The League of Champions is different. Not just anyone can play in the LOC, you need to win your way in. Once you’re there, you’re facing off against the cream of the crop. And that means things should be a little more challenging. Ergo, the LOC doesn’t conduct a snake draft. Instead, they hold an auction draft where every owner has a shot at every player. Owners also need to pay attention throughout the draft and not just on their turn in the order. It’s fast-paced and riveting and you’re going to love it.
For those who have never participated in an auction draft, here are a few Frequently Asked Questions to help get you started.
How does an auction draft work?
Instead of simply taking turns drafting players onto your squad, each player is put up for auction and every owner has a chance to bid for and win that player. In a snake draft, if you wind up in the 7th draft slot, you basically have no chance at a top 3 RB, but in an auction those players can be your if you’re willing to pay for them. In the draft room, the owners sit in “Nomination Order”. The first owner chooses the player to put on “the auction block” and what their starting bid will be. From there, an auctioneer will hear bids as the price goes up. When the price plateaus, the auctioneer will do a “going once, going twice, sold”, award the player to the winner and update the draft board.
What are we using to bid and what’s the strategy?
Each owner starts with $100 imaginary dollars that they can use to bid on players. It’s up to you to come up with some kind of a strategy for how to allocate those dollars to roster spots. Maybe you have decided you will own Adrian Peterson no matter the cost. You may pay $45 dollars for him, or 45% of your total team budget. Now you will be less able to bid up other talented players that are on the block later.
Do I have to use all $100 during the auction?
No, you don’t. BUT, you do have to fill all 15 spots on your roster during the auction. You can’t, let’s say, spend all your money and still have an open spot that you think you’ll just fill in free agency when the season starts. That would give you an unfair advantage in the auction by giving you “more money” than other owners. How this plays out is that the maximum you can pay for any player in the auction is $86. If you did that, you would need to buy 14 more players at only $1 each. Make sense? It also means that your maximum allowed bid goes down as the draft progresses. At draft night, you’ll be able to look at the big draft board and see what price will bid certain owners out of the market, which can be very valuable information as you compete for players.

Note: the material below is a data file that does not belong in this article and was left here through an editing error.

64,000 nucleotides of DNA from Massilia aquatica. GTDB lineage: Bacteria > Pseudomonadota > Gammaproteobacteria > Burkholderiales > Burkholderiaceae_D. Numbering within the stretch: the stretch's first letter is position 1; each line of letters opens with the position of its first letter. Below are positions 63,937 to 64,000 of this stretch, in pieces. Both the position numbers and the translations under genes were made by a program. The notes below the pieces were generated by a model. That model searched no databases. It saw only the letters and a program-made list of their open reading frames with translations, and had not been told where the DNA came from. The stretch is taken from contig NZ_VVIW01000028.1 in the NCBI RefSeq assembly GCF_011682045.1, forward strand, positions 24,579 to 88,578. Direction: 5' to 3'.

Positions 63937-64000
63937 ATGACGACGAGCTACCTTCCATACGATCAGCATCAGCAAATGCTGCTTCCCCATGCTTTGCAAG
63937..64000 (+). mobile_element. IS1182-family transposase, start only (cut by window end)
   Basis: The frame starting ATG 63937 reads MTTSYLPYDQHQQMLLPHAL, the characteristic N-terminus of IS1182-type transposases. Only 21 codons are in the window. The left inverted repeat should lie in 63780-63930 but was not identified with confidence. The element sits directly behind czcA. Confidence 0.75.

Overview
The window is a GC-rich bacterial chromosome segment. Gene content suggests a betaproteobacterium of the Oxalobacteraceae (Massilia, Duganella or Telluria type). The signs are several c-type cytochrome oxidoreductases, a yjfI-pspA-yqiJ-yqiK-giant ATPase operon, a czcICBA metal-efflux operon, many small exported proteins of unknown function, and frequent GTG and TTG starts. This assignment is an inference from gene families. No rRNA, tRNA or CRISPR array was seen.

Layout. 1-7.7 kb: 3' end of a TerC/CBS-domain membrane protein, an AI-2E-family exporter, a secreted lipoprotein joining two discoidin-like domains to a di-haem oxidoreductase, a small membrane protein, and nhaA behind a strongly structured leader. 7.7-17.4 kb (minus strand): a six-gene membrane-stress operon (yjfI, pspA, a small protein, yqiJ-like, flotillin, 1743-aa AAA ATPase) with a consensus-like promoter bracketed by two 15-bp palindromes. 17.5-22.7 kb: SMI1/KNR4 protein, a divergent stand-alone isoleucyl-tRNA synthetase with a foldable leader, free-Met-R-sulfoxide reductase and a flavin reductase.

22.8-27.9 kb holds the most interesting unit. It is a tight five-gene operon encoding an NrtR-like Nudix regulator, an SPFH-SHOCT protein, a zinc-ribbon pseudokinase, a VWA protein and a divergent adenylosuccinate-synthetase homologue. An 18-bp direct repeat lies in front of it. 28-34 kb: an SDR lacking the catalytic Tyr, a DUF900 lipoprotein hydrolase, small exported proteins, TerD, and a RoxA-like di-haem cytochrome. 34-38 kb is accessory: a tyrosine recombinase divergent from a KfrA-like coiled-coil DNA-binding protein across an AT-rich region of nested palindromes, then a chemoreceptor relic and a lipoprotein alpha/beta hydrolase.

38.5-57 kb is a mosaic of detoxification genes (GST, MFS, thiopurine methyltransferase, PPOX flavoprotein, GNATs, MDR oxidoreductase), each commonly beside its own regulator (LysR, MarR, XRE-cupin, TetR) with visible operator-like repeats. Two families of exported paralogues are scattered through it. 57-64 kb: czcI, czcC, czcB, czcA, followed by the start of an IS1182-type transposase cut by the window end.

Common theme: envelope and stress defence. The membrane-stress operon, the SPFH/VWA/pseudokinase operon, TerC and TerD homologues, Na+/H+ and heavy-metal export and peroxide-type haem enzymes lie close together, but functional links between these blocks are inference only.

So if I fill all my roster spots early in the draft, can I leave early?
Absolutely! The reverse is also true. If you only leave yourself with one roster spot and $1 to spend, the only way you’ll be able to leave is if you yourself nominate a player for a dollar and no one else bids him up (and it can take hours for this to happen for you, as Tyler learned one fateful year). It might be a good idea to leave yourself more than a buck for your last roster spot.
How long is the draft going to take?
If history is any indication, probably 3 hours or so.
Can I draft remotely?
Yes, we’ll likely utilize Yahoo’s online auction draft tool. It has improved a lot over the last few years and makes things easier for me to manage.
How should I prepare for an auction draft if I’ve never done one before?
Yahoo offers Mock Auction Drafts, so you could play around with that. Otherwise, decide how you would like to see your team constructed and come up with a budget. If you are the kind of owner who values top RBs, then you might say you’ll spend 30% and 20% on your two starting RBs and divvy up the remaining 50% on the other positions. Maybe you love Aaron Rodgers, so you’re willing to pony up 40% of your budget on him and take your chances on the rest. And just like how a late round sleeper in a snake draft can be very valuable, bargain players who sell for lower than they should can make a huge difference on your roster.